Alumni Perspective: The Power Within Integrity

By Dan C., Punanai Treatment Centre Alumni

Here I am, 10 and a half years removed from Renascent’s Punanai Centre and still sober, being asked to share a piece on integrity. Truth be told, I was just a garden variety drunk. My drinking began at 15 and strangely enough, as often as me and my friends got ripped, there were rarely any troubles attributed to alcohol. For the first 10 years or so of my drinking, I also possessed the ability to have one or two, which I often partook in during the week.

I began working downtown at 18 years old and loved it. I loved the people, the action, the drinking culture, and always having someone to have a few beers with after work. I also began doing quite well financially and know exactly what Bill W. was referring to when he said, “I had arrived.” I had this exact feeling myself after another promotion at 24 years old.

I could likely sum up my crossing over to the dark side by saying life began to beat me up. I was losing my resiliency, and slowly developed that self-pitying, negative gorilla on my shoulder. No doubt I had the seeds planted young for a soul sickness to develop, which is at the heart of my alcoholism.

After getting sober, it took me many years to understand and accept the line from the Big Book “therefore, the main problem of the alcoholic centres in their mind.” I could accept I was bodily different than my fellows, but not mentally. I was picked on as a kid and got into a lot of fights. My father, as loving a man as he is, was pretty tough on us kids, and my older brothers were pretty tough on me. Or so I thought. I remember telling myself when I was around 12 years old “I’m on my own in this world, I have to take care of myself because no one is truly on my side.” I should add my mother was pretty much an angel and a very loving woman.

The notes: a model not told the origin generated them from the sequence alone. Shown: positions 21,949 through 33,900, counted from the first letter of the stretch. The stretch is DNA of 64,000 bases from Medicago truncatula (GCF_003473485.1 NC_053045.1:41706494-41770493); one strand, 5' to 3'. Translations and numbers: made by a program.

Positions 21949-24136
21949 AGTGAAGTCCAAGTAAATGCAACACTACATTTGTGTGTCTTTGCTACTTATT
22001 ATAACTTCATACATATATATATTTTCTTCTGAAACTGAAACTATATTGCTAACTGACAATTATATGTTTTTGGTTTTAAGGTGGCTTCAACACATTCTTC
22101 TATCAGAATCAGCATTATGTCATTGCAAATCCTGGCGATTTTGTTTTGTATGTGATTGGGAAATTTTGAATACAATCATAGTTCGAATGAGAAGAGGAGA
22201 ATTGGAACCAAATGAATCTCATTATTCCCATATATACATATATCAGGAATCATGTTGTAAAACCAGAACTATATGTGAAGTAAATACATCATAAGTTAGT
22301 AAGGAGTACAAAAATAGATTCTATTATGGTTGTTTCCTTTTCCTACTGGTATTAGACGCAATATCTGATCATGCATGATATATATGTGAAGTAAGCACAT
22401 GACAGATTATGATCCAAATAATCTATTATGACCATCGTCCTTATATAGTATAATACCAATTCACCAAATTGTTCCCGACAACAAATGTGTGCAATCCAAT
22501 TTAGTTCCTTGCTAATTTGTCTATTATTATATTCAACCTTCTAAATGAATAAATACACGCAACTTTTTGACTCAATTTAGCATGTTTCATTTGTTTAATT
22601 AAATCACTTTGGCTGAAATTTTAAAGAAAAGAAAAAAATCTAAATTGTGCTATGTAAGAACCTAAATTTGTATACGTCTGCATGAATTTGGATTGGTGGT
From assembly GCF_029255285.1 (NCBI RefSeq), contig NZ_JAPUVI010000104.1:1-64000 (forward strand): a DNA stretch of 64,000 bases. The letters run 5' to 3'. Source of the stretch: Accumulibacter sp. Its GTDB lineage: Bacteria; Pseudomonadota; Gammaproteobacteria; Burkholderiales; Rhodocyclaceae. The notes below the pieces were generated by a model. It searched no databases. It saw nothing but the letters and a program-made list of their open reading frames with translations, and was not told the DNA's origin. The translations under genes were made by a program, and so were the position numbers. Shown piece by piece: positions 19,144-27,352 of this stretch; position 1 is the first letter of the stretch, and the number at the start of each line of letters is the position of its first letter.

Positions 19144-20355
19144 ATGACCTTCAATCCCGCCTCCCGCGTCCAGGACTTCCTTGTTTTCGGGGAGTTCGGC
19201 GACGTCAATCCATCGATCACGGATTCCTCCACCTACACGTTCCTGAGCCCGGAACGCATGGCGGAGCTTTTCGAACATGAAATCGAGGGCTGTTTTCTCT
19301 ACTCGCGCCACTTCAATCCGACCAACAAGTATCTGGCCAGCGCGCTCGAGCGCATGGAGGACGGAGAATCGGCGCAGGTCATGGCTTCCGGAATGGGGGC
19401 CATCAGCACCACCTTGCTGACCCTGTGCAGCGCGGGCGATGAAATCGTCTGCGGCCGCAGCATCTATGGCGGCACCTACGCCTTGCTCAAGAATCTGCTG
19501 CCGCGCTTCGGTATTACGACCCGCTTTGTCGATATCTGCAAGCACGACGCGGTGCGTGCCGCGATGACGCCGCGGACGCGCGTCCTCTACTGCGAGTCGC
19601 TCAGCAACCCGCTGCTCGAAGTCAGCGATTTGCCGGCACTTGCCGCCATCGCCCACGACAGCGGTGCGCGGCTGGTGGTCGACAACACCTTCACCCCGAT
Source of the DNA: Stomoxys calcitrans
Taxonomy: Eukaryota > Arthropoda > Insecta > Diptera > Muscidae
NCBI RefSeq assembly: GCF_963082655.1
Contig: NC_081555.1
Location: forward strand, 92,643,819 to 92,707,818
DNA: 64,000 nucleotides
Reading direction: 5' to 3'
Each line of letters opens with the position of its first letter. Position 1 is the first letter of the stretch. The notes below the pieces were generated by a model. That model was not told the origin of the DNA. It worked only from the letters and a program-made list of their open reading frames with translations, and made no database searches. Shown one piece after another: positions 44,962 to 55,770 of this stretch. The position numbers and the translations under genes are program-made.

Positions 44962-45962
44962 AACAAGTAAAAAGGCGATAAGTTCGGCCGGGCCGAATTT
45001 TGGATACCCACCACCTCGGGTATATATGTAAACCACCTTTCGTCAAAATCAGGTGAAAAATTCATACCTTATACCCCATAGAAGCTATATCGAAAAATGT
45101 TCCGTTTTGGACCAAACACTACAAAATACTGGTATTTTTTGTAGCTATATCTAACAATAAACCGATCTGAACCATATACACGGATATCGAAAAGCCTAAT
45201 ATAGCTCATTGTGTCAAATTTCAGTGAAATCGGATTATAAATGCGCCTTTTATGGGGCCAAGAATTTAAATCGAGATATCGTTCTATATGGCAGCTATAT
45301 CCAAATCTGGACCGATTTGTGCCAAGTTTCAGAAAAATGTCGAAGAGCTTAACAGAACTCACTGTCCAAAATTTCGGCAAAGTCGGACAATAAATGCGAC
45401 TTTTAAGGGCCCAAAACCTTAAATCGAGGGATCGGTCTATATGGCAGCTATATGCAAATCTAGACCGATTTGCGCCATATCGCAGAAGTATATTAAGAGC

I am not sure when, but somewhere in my late 20’s I began to drink more and more often, eventually progressing to getting drunk alone every night. I had always loved drinking but now it filled that void I felt because I had not achieved or gotten certain things out of life that I had wanted. Alcohol also helped with any perceived insecurities or deficiencies and at the bar I felt connected to others. And no one had any idea.

I was still doing quite well at work but emotionally I was a mess, and as I was to learn spiritually bankrupt. At 35 years old, I finally broke down, got honest, and told my younger brother I thought I had a problem with alcohol, but he could not believe it as on the outside he saw how well I had been doing. I had this massive, never ending conflict going on.

Getting drunk every night, not wanting to, then rationalizing it and continuously postponing when I would cut back. So, after coming clean with him, I began going to AA. I struggled for almost a year in and out, never really getting honest with myself, or anyone else. I began missing work and was appearing at the liquor store when it was opening or the bar down the street at 11am. After finally receiving the gift of pain I needed, I hit bottom and came clean with a woman in my HR department. After a few days in detox, I was off to Renascent.

I do not remember a lot about treatment, but it was difficult for me. At times I still possess this feeling I do not belong. Becoming honest and having integrity is a gift that comes from a good sponsor; repeating Step 5, along with the rest of them; relying on my Higher Power, which I call God; and helping others. It is not in my nature to ask for help, to say I am struggling, but has been absolutely necessary to get any sense of contented sobriety. From my experience, it all began with “I need help,” and that is the biggest step any of us can take towards getting honest with ourselves and others, possessing integrity along with contented sobriety.

About the Authors

Members of Renascent's alumni community carry the message by sharing their experiences and perspectives on addiction and recovery. To contribute your alumni perspective, please email